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    Figure 1. Inverse Relation between the Incidence of Prototypical Infectious Diseases (Panel A) and the Incidence of Immune Disorders (Panel B) from 1950 to 2000.
    In Panel A, data concerning infectious diseases are derived from reports of the Centers for Disease Control and Prevention, except for the data on hepatitis A, which are derived from Joussemet et al.12 In Panel B, data on immune disorders are derived from Swarbrick et al.,10 Dubois et al.,13 Tuomilehto et al.,14 and Pugliatti et al.15
  • Slide 4
    Allergic rhinitis and asthma frequently coexist. Most patients with asthma have allergic rhinitis (up to 80%).15-18 Among participants from two French centers in the European Community Respiratory Health Survey (ECRHS), 79% (77/98) of patients with asthma had concurrent rhinitis, and 20% (77/378) with allergic rhinitis had concurrent asthma. Asthma was defined as one or more asthma attacks in the preceding 12 months or positive response to metachloline challenge. Patients were considered to have allergic rhinitis if they responded positively to one or two questions regarding rhinitis symptoms.18
    Epidemiologic studies support the suggestion that allergic rhinitis should be suspected as a comorbid condition in most patients with asthma.
  • IgE is a key component of asthma in most asthma patients, as shown by Burrows and colleagues who investigated the relationship between IgE levels and the risk of developing asthma in adults. As the graph shows, the higher the total serum IgE concentration, the higher were the odds of having asthma.
    Burrows et al studied the association of self-reported asthma and serum IgE levels in 2657 subjects in a general population. They found that, regardless of the subjects’ allergy status or age group, the prevalence of asthma was closely related to the serum IgE level (P<0.0001).
    The figure in this slide shows the odds ratio of having asthma at seven levels of total IgE concentrations after correction for age, sex, smoking habits, and skin-test index in a logistic analysis. The solid green line represents the risk of asthma. Vertical lines are 95% confidence intervals around the regression for each odds ratio corresponding to a given log IgE level. The log odds ratio of having asthma increases linearly with the serum IgE level.
    Burrows B, Martinez FD, Halonen M, Barbee RA, Cline MG. Association of asthma with serum IgE levels and skin-test reactivity to allergens. N Engl J Med. 1989;320:271-277.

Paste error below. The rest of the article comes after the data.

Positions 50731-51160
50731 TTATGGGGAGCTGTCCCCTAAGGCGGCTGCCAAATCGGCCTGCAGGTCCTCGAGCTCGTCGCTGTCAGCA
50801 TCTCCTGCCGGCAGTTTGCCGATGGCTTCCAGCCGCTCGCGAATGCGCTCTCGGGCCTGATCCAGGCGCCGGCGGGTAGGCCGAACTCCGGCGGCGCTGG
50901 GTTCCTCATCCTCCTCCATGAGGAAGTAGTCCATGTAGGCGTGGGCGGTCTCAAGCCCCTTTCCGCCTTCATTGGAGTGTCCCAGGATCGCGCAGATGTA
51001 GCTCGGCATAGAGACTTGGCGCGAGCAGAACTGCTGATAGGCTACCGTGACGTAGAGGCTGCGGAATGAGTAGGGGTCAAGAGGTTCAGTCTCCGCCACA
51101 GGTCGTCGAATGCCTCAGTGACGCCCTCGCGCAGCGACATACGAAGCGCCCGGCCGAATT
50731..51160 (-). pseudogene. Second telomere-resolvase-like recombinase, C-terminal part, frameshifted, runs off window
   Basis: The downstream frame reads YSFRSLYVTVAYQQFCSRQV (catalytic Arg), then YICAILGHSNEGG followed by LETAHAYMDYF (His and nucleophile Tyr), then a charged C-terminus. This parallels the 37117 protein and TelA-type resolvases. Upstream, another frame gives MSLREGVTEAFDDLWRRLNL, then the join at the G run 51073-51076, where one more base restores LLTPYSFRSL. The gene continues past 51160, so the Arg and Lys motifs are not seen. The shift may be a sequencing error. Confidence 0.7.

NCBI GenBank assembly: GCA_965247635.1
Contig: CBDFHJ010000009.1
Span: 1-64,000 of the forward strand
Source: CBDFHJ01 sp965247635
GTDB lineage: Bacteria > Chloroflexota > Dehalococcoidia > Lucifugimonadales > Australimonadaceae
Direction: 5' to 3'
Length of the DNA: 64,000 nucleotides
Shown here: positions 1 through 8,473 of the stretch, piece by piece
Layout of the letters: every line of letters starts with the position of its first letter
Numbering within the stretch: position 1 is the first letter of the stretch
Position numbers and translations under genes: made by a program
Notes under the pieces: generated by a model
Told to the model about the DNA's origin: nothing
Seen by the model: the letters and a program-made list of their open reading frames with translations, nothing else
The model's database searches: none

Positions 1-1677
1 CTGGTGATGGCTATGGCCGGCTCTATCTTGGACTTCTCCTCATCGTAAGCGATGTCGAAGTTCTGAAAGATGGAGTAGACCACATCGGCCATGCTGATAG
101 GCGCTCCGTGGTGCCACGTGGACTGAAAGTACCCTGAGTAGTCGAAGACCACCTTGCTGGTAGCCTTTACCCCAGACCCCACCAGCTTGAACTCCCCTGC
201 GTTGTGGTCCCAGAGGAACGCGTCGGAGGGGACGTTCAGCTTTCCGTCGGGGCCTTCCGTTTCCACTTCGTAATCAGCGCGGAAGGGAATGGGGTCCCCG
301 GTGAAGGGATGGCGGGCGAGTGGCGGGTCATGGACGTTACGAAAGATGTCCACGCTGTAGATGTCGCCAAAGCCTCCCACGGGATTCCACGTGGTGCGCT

• The high levels of TH2-type cytokines that are found at sites of allergic inflammation are consistent with a TH2-cell-based aetiology of atopic disease. Furthermore, studies in mouse models of asthma have shown that allergic airway inflammation is dependent on CD4+ T cells and, more specifically, is seen when T-cell receptor-transgenic TH2, but not TH1, cells are adoptively transferred to mice. Finally, the absolute requirement for TH2 cells in directing allergic airway inflammation has been shown by the use of interleukin-4 (IL-4)-deficient mice. In these studies, defective priming of TH2 cells in the absence of IL-4 resulted in a failure to generate allergic inflammatory responses after subsequent airway challenge. Of note, if IL-4 was blocked only during inhaled antigen challenge, airway inflammatory responses were intact, indicating that once TH2-cell priming has occurred, IL-4 is no longer necessary for airway inflammation. This has also been confirmed by studies in which effective TH2-cell sensitization was achieved despite the absence of IL-4. Specifically, we have shown that IL-4-independent TH2-cell responses with high levels of IL-5 and IL-13 production can be generated in IL-4-deficient mice by epicutaneous exposure to soluble protein. In this system, mice showed no deficit in airway eosinophilia or mucus secretion following inhaled antigen challenge. So, the main role of IL-4 in allergic airway inflammation is during the initial priming of TH2-effector cells, whereas IL-5 and IL-13 have been shown, in numerous studies in both mice and humans, to be more directly responsible for the characteristic eosinophil infiltrates and mucus hypersecretion.
  • As mentioned before, the same high level of exposure to PAMPs that contributes to the generation of adaptive immune responses to microbial pathogens also seems to initiate a pathway for the development of regulatory T cells52, 53. For example, Zuany-Amorim et al.60 have shown that pre-treatment of mice with a killed-mycobacteria suspension results in the development of a CD4+ regulatory T-cell population that is capable of suppressing subsequent airway inflammatory responses. Similarly, McGuirk et al.52 have shown that regulatory T-cell clones can be generated from lungs of mice following acute infection with the microbial pathogen Bordetella pertussis. Furthermore, in this study, the pathogen-derived molecule filamentous haemagglutinin was shown to induce the production of IL-10 by DCs, which promotes the induction of naive T-cell differentiation along a regulatory T-cell pathway. So, it might be that high levels of PAMP exposure, which occur during natural encounters with microbial pathogens, leads to the development of DCs with a particular regulatory T-cell-inducing phenotype61.